Frequently Asked Questions
Why a vision process now?
In the last few years, the community has celebrated big wins and increased pride. This positive momentum has driven people to ask, “What’s next for region and our community?” At the same time, many community leaders were watching other communities’ vision processes and learning more about their successful outcomes. The time appeared right to ask the region what it wants the future to hold for this and the next generation.
What kind of momentum have we had?
People have noticed a new energy developing in the region through a wide variety of efforts including increased development, new jobs, investment and amplified local pride.
Why do regions have vision plans?
Successful regions and communities listen to their residents to develop a vision that is based on community input and creates a shared outcome. Much like successful organizations and businesses, a vision and action plan guide decisions and focus efforts. Regional examples include Des Moines and Omaha.
What is the anticipated outcome?
The process will create a 10-year vision and action plan for the region based on community input. These tools will help us focus our efforts and identify priorities based on community input.
What is the process?
This visual provides a good overview. Based on discussions, WSU’s Public Policy and Management Center developed a custom process in February with a launch in March. There are three primary steps: Listen, Focus and Share.
- Listen – Spring/Summer 2018
- Host DIY and facilitated focus groups, launch online survey, social media
- Focus - Summer 2018
- Research existing data and plans, conduct interviews
- Share - Fall 2018
- Report community vision, priorities and action plan
Who is involved?
As many people as possible from throughout the region. People can have input to the vision process through focus groups, an online survey following the focus groups plus ongoing social media. They can also help by volunteering to gather input.
Organizations involved with the Vision Team are planning on sharing the opportunity to provide input with their stakeholder groups such as employees, members, donors, boards, etc. More than 70 groups have already signed on to help shepherd and fund the process and to ensure participation and help create and share the final action plan.
Who’s leading the effort?
Four volunteer co-chairs stepped forward who have been very involved in community efforts:
- Aaron Bastian, President of Fidelity Bank
- Debbie Gann, VP Communications & Public Affairs of Spirit AeroSystems
- Scott Schwindaman, President & CEO of Lubrication Engineers
- Juston White, Executive Director of Boys and Girls Clubs of South Central Kansas
What is the Vision Team and what do they do?
These are the more than 70 organizations that to date have committed to help shepherd and fund the process with more expressing interest. They include small and large businesses, non-profit organizations, civic and regional organizations and community groups. Scholarships have been made available through the generosity of many businesses with a purpose of having a dynamic range of voices represented.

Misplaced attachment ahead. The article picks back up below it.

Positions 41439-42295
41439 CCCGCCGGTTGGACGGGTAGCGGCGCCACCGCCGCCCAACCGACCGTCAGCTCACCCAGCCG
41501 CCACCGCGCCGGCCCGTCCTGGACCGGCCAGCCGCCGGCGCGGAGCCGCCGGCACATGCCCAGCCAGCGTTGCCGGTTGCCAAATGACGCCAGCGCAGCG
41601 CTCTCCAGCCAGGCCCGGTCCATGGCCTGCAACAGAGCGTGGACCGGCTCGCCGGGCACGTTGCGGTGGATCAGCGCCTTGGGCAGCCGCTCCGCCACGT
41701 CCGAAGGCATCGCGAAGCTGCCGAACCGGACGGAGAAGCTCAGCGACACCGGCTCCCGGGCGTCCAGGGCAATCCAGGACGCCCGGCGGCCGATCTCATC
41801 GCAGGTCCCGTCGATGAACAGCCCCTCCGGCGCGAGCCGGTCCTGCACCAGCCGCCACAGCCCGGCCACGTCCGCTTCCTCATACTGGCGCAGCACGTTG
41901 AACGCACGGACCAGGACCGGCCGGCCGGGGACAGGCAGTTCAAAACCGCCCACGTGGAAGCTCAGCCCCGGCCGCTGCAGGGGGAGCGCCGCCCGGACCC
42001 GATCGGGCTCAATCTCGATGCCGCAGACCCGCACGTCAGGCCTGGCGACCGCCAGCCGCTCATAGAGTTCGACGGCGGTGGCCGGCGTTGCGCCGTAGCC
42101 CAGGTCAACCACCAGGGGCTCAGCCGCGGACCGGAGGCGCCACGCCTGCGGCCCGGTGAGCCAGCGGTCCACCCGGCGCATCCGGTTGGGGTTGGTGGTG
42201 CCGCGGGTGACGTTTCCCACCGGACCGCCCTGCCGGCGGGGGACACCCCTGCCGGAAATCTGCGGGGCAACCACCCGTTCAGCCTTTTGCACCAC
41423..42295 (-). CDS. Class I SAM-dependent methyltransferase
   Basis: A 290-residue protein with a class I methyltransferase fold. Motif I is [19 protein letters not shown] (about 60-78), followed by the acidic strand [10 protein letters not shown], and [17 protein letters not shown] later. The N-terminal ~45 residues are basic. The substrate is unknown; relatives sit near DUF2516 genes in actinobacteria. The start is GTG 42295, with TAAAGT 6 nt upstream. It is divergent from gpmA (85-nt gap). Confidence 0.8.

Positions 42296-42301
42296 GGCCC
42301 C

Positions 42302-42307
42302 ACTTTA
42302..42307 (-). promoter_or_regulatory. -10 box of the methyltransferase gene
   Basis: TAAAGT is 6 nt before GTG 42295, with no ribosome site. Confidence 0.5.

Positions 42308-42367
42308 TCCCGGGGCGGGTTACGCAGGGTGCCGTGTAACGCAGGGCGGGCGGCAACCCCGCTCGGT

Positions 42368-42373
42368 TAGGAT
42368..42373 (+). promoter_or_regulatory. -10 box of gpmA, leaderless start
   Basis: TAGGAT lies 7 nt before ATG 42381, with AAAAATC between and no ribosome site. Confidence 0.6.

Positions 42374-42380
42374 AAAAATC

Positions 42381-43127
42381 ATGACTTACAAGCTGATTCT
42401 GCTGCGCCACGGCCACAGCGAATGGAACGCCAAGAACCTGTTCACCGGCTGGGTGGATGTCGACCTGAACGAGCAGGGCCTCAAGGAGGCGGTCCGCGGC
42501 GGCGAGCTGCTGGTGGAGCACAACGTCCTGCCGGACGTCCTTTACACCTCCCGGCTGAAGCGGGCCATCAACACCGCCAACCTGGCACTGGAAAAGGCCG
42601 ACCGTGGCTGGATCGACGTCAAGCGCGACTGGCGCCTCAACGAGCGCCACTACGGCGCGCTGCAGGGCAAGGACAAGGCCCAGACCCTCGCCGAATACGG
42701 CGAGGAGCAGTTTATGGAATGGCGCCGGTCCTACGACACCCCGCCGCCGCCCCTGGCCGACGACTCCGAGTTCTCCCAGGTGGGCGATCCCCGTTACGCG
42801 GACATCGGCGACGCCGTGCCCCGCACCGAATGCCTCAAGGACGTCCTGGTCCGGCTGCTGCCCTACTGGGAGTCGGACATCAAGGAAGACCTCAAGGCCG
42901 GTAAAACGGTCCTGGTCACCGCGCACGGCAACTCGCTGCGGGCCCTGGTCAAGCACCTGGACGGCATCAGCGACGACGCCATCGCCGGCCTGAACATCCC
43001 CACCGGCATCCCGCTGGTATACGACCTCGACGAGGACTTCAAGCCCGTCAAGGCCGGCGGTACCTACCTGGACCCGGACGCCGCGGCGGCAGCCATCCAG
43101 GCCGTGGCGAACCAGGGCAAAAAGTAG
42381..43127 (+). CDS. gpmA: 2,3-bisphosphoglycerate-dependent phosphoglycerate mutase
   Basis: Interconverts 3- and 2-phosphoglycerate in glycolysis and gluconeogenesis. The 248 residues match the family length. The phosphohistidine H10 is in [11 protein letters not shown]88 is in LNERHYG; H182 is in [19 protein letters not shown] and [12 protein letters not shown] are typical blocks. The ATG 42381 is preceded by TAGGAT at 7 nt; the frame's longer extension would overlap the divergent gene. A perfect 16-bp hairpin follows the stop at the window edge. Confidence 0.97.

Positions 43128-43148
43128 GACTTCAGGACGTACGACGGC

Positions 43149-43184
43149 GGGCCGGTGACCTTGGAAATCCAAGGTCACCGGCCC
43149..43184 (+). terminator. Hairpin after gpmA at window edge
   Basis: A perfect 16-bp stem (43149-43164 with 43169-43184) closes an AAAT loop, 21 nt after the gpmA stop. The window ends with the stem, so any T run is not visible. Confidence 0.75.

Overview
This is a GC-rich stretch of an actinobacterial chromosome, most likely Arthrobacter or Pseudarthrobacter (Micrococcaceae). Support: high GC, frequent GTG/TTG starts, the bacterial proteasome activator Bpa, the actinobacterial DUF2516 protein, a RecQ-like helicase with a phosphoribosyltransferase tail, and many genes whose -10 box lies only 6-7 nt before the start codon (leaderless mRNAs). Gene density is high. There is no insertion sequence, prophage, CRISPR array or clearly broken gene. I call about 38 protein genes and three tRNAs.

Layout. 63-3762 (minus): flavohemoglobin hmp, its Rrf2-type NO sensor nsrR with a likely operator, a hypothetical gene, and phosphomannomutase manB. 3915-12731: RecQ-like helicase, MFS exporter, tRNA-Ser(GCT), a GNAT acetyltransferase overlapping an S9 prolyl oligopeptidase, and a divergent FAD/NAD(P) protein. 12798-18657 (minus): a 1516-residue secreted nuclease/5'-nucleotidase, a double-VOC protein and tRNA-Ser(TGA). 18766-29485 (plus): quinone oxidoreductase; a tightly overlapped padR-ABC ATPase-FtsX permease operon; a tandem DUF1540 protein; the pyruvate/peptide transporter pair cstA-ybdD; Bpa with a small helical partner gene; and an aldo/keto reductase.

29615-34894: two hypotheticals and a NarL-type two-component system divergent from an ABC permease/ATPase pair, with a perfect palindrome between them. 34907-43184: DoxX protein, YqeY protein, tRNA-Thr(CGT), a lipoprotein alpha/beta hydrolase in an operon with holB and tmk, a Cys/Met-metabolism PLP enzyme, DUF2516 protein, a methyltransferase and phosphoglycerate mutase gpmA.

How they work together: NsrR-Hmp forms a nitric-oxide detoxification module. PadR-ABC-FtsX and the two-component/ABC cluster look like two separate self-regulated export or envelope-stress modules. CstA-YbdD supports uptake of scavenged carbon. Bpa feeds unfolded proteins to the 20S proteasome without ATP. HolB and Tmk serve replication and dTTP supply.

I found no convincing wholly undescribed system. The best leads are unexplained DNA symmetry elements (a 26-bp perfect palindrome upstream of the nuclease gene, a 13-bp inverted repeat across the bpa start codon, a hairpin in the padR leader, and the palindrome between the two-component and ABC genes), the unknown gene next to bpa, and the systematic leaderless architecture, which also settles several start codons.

Is this regional?
Yes, because like any team, our region is stronger when we work together. Through collaboration, we are able to leverage the strengths of our region and solve challenges, together. Many residents, visitors and businesses often work and live across multiple municipal boundaries. For example, a person may live in one community and work in another. Or a non-profit may deliver services across several counties.
Why is it called Project Wichita?
When “Wichita” is used in this context, it’s the regional geographic descriptor. Much like Des Moines is the primary geographic descriptor of that region in southwestern Iowa or Kansas City being used to describe the urban center, suburbs and surrounding communities. All counties and cities in regions play important roles in supporting the overall economic strength through different strategies and unique contributions.
How is this different from Visioneering Wichita?
There are several ways in which this is a different process for a different time. First, Visioneering was based mostly on large, “town-hall” meetings and this process listens to people where they are at different times in multiple ways. Second, we have the opportunity to reach many more people through new advances in technology, which has exploded since Visioneering Wichita 15 years ago. These advances allow an increased ability to reach all audiences and communities. Third, this vision process is planned and implemented during momentum, rather than economic crisis. Another difference is that Project Wichita is funded primarily (80 percent) by the private sector rather than the public sector.
Did Visioneering Wichita efforts work?
Visioneering Wichita had many positive outcomes, including the founding of Young Professionals of Wichita; an intentional focus on downtown development as a regional economic driver; City-to-City visits to learn from others; regional efforts; creation of Wichita Business Coalition on Health Care; and a focus on technical training and talent attraction.
How do I or my organization get involved?
I have a different question, who can I ask?
Contact Evan Rosell at (316) 500.6650 or at email@example.com.